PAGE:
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Denver Museum of Nature & Science Excavation Crews Unearth Two Additional Ice Age Mammal Species

First Week of Excavation Reveals Exceptionally-Preserved Ice Age Ecosystem

Denver Museum of Nature & Science excavation crews discovered two additional Ice Age mammal species at a fossil dig site at Ziegler Reservoir near Snowmass Village, Colorado on Thursday. The first find was a humerus, or upper arm bone, of a giant ground sloth. The second discovery was a small deer-like animal. The total number of mammal species found at the dig site now totals five: Columbian mammoth, American mastodon, Ice Age bison, giant ground sloth, and the yet to be identified deer-like animal. When combined with the well-preserved plant matter, insects, and invertebrates found at the site, the excavation is revealing an exceptionally-well preserved Ice Age ecosystem.

Denver Museum of Nature & Science staff and volunteers at the Ziegler Reservoir excavation site near Snowmass Village Copyright © Denver Museum of Nature & Science

“It is truly uncommon to get all parts of a fossil ecosystem preserved in one place,” said Dr. Ian Miller, the Museum’s curator of paleontology and chair of the Earth Science Department. “Instead of having just a piece of the ecosystem to tell the story, you’ve got all aspects of it. It’s one of the most exciting scientific discoveries I’ve ever worked on.”

Also on Thursday, Museum scientists determined there are two additional mastodons at the dig site after discovering a mastodon tooth and a leg bone in separate places. The discoveries bring the total number of partial mastodons found to five.

In another area of the dig site on Thursday, a Museum volunteer watching a bulldozer moving sediment spotted the horn of an Ice Age bison as it was churned up by the machine. The horn, along with additional bison bones found in two other locations, make scientists believe they have found parts of three Ice Age bison at the excavation site.

Construction crews working on the expansion of Ziegler Reservoir made the original discovery of a juvenile Columbian mammoth at the site on October 14. Over the weekend, Museum crews plotted a grid above the discovery and have begun a careful excavation of the area using archaeological techniques that remove sediment layer by layer. The material is then screened so workers can search for any evidence of human artifacts associated with the bones. Thus far, no evidence of human interaction with the Columbian mammoth has been found, though the excavation has uncovered additional portions of the animal.
There are four excavation crews working on recovering bones at the dig site right now. Another crew is focused on collecting plant matter found in a layer of peat, and they are making extraordinary discoveries.

All the plants recovered to date are still original material. Crews have found large logs, some up to three feet in diameter, where the grain and growth rings of the woods are easily seen. This will allow scientists to easily identify the species of the trees. Also, crews have recovered seeds, pollen, and leaves that are “mummified,” where original organic material is preserved. Scientists also found preserved insects, some still iridescent, and a number of fossilized snails, which may tell them something about the water quality of the lake or bog where they lived thousands of years ago.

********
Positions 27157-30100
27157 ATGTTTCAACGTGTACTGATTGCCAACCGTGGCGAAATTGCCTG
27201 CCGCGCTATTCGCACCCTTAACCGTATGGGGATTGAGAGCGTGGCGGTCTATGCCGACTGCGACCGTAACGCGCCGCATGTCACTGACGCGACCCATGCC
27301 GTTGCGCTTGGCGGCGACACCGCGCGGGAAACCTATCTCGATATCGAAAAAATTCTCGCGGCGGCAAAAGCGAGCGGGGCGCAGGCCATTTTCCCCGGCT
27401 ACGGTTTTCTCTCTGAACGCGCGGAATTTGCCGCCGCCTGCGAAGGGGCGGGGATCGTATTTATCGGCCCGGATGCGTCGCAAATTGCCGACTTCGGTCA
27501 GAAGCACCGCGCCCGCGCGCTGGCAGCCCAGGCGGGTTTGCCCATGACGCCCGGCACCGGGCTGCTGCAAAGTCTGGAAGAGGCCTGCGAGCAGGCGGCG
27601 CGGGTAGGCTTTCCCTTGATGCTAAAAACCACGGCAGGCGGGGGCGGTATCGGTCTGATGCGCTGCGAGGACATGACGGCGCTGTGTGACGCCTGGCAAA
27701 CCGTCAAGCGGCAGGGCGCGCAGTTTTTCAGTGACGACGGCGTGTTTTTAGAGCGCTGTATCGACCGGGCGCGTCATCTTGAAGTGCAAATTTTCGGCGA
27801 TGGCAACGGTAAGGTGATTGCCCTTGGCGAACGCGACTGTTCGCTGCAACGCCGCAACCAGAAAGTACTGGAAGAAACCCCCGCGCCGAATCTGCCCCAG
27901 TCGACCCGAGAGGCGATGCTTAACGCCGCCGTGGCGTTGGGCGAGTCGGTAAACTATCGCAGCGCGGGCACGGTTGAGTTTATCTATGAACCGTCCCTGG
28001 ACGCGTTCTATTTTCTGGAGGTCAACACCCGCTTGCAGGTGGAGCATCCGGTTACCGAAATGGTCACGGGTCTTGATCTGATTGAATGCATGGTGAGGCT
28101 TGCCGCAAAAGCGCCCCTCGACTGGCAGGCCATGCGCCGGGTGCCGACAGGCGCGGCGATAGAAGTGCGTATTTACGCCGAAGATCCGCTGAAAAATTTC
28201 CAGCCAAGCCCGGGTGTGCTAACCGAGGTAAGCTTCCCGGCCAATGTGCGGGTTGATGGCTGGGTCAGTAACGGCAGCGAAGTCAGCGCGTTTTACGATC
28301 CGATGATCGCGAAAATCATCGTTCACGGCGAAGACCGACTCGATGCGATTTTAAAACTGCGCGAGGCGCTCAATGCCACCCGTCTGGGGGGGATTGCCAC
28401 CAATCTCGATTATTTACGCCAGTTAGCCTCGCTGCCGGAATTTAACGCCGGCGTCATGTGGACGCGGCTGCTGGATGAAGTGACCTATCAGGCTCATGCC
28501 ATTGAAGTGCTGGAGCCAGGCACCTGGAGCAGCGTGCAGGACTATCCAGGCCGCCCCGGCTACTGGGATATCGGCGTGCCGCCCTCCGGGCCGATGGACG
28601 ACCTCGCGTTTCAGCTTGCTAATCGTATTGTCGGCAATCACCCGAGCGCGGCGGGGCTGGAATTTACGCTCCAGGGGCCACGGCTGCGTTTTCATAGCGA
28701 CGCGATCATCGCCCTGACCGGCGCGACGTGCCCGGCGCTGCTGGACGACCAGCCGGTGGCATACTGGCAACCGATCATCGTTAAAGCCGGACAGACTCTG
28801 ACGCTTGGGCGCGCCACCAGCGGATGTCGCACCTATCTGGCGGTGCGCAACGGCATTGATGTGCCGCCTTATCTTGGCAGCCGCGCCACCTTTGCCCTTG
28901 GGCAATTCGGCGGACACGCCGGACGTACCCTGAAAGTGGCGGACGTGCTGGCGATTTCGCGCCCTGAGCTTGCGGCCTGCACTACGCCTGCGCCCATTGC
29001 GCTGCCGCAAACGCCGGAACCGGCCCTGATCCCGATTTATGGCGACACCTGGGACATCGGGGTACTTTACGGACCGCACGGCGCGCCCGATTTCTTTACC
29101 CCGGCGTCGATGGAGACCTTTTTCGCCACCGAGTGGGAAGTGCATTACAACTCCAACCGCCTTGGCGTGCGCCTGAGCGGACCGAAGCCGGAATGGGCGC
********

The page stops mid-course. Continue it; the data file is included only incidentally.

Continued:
In order to ensure a thorough analysis of this Ice Age ecosystem, the Museum will enlist the assistance of top scientists in a number of specialties. Dr. Daniel Fisher, a paleontologist from the University of Michigan, will visit the excavation over the weekend. He has extensive experience excavating mastodon sites similar to the one in Snowmass Village. Dr. Fisher is an internationally renowned expert in mastodons, and is the guest curator for a traveling exhibition called “Mammoths and Mastodons: Titans of the Ice Age,” which opened March 5, 2010, at The Field Museum of Natural History in Chicago.

Dr. Russ Graham, an Ice Age mammal specialist from Pennsylvania State University, and Dr. Greg MaDonald, a fossil sloth expert, will join the crew over the weekend. Other outside scientists will be consulted later in the excavation.
The Museum’s excavation crew intends to work as quickly and efficiently as possible to remove as many fossils as they can before the heavy snowfall begins. Plans call for the crew to be at the site through the month of November, weather permitting.

Media Visits to Excavation Site: All media visits to the dig site must be coordinated through Laura Holtman, and may take several days to schedule. Please plan ahead. We are not able to honor all requests out of respect for the construction crew still hard at work at the reservoir.

The Museum will provide regular updates from the dig site, as well as photos and video clips for your use. The Museum will make its scientists and experts available for telephone interviews regularly. Please contact Laura Holtman at 303-548-4336 with questions and to schedule interviews.

Also, for additional information about the excavation and background information, check the Denver Museum of Nature & Science’s home page and press page.

About the Denver Museum of Nature & Science The Denver Museum of Nature & Science is the Rocky Mountain Region’s leading resource for informal science education. A variety of engaging exhibits, discussions and activities help Museum visitors celebrate and understand the natural wonders of Colorado, Earth and the universe. The Museum is located at 2001 Colorado Blvd., Denver, CO, 80205. To learn more about the Museum, check, or call 303-370-6000.

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